To enforce this in Group Policy:
Computer Configuration/Policies/Administrative Templates/ Windows Components/Remote Desktop Services/Remote Desktop Session Host/Security
Enable: Require user authentication for remote connections by using Network Level Authentication
Computer Configuration/Policies/Administrative Templates/Windows Components/Remote Desktop Services/Remote Desktop Connection Client
Enable: Configure server authentication for client and in the drop-down menu choose “Do not connect if authentication fails”
Disable password caching
By default Windows will cache the last “x” number of authentications (including the password hashes), in case no Domain Controllers are available. You can disable this in Group Policy at:
Computer Configuration -> Windows Settings -> Local Policy -> Security Options -> Interactive Logon: Number of previous logons to cache -> 0
Note that this might mess things up for people with laptops, who will want to login while away from the office. You can set up your VPN client to force a VPN connection before login, but that’ll of course cause you headaches if you need to authenticate to a wireless hotspot first. Often that is mitigated by telling people to allow tethering to their cellphone, and then in written policies and technical controls forbid the use of free/public hotspots such as hotel or coffee shop wifi. This is a simple and effective mitigation, but it needs some thought and communication in advance to make it work in many organizations.
Put administrative accounts in the “Protected Users” AD group, to force Kerberos authentication
Before using the Protected Users group, carefully review at least these two “starter” MS docs on this topic – there are pre-requisits and some gotchas!
From the MS Documentation:
Members of the Protected Users group who are signed-on to Windows 8.1 (and newer) devices and Windows Server 2012 R2 (and newer) hosts can no longer use:
Default credential delegation (CredSSP) – plaintext credentials are not cached even when the Allow delegating default credentials policy is enabled
Windows Digest – plaintext credentials are not cached even when they are enabled
NTLM – NTOWF is not cached
Kerberos long term keys – Kerberos ticket-granting ticket (TGT) is acquired at logon and cannot be re-acquired automatically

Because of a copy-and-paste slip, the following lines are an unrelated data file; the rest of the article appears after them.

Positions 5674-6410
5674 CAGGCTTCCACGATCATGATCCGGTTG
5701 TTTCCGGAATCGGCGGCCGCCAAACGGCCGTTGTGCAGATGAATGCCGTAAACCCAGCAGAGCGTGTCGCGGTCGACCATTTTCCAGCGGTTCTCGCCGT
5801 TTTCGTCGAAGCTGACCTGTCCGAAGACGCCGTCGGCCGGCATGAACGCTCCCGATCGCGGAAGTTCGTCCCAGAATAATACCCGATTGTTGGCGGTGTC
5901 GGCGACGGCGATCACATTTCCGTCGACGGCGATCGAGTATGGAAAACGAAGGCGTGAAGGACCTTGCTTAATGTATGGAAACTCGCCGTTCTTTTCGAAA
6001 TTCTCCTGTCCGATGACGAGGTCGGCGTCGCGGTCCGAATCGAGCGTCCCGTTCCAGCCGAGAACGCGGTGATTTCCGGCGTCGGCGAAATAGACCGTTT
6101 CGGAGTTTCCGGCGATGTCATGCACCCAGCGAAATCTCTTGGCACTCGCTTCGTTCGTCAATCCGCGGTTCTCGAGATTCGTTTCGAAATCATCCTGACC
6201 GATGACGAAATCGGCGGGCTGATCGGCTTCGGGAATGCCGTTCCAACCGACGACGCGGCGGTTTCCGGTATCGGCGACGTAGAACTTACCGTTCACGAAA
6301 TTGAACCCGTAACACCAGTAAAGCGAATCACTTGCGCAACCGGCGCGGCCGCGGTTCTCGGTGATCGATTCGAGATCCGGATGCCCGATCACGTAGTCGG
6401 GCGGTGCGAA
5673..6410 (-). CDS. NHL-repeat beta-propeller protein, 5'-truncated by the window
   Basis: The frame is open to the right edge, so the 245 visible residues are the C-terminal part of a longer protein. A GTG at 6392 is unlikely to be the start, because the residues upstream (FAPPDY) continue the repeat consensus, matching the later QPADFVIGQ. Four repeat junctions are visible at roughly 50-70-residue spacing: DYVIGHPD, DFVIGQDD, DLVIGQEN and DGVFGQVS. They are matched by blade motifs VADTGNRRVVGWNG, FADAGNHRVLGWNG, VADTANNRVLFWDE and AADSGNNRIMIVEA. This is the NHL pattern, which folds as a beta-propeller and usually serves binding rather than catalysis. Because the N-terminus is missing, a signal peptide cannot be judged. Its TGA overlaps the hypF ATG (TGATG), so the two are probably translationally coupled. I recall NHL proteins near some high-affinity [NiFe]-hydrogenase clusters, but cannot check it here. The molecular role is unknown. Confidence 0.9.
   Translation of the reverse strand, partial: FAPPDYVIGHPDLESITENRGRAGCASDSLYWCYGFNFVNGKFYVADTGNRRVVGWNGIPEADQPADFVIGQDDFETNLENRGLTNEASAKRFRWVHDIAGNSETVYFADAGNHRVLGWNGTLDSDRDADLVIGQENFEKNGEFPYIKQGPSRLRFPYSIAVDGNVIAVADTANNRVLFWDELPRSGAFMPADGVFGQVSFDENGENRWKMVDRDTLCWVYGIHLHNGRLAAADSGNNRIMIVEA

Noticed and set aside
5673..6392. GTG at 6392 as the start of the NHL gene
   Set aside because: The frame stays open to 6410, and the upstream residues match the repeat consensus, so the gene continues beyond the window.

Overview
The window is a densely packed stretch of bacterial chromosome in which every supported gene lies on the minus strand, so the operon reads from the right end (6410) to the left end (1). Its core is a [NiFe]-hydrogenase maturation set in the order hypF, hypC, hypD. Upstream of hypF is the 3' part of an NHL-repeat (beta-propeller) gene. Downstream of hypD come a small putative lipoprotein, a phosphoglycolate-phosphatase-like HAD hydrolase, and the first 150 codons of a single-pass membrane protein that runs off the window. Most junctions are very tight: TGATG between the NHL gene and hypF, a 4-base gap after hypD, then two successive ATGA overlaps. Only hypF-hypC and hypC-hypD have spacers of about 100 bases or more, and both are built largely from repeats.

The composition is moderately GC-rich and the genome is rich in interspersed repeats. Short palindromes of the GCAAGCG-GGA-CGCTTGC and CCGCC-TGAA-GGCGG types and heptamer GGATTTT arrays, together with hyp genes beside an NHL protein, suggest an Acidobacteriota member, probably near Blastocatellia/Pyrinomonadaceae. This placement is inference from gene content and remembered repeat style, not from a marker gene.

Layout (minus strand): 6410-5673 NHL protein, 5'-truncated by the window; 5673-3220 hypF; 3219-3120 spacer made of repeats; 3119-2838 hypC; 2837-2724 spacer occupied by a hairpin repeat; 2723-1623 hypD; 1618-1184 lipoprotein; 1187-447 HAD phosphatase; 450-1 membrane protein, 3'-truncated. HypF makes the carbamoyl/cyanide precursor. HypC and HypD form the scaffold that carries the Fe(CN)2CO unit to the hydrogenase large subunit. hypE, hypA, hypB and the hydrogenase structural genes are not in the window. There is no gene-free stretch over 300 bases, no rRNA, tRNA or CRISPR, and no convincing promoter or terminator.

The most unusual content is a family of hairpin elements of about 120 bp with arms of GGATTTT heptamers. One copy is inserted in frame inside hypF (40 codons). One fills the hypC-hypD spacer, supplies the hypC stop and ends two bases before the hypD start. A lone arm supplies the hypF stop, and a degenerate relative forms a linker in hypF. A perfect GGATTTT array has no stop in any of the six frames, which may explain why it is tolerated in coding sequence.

Sign-on offline – the cached logon verifier is not created
If the domain functional level is Windows Server 2012 R2 (or higher), members of the group can no longer:
Authenticate by using NTLM authentication
Use Data Encryption Standard (DES) or RC4 cipher suites in Kerberos pre-authentication
Be delegated by using unconstrained or constrained delegation
Renew user tickets (TGTs) beyond the initial 4-hour lifetime
So for our discussion it disables most of the password caching we’ve discussed, forces Kerberos Authentication, and disables DES and RC4 ciphers.
Note that setting this group membership for servers or workstations will break a number of things (read those MS docs for details before you start working on this one!), this is meant for user accounts only.
As the name implies, Credential Guard, well, guards your credentials.
Essentially it uses the virtualization capabilities inherent in most modern CPUs to protect credentials. The LSA process continues to run in “user” memory, but the process itself no longer stores the credentials directly, it stores those in an “enclave” in memory that’s protected by virtualization, using a process called “Virtual Secure Mode”, in another related process called “LSA Secure Mode”. As Microsoft explains it ( https://blogs.technet.microsoft.com/ash/2016/03/02/windows-10-device-guard-and-credential-guard-demystified/ ), LSA and LSA Secure Mode are both “Pretend VMs” under the same Hypervisor.
The configuration for Credential Guard is somewhat convoluted, but the high points are:
- Install the “Hyper-V Hypervisor” and “Isolated User Mode” Windows Features (Hyper-V itself is not required)
- (This is not required in Windows 10 v1607 and newer)
- Within Group Policy, enable “Turn on Virtualization Based Security“, and inside that option, enable “Secure Boot” with “Enable Virtualization Based Protection of Code Integrity“
- Also in GPO, in Computer Configuration / Administrative Templates / System / Device Guard, set Deploy Code Integrity to “Enabled”
- Note that for this train to leave the station your CPU needs to support Intel VT or AMD V, and you need to boot using UEFI. Credential Guard will use TPM if it’s available, but that doesn’t seem to be well explained, aside from “Virtualization-based Security (VBS) uses the TPM to protect its key” (if anyone has a link for this other than https://docs.microsoft.com/en-us/windows/security/identity-protection/credential-guard/credential-guard-considerations I’d appreciate it)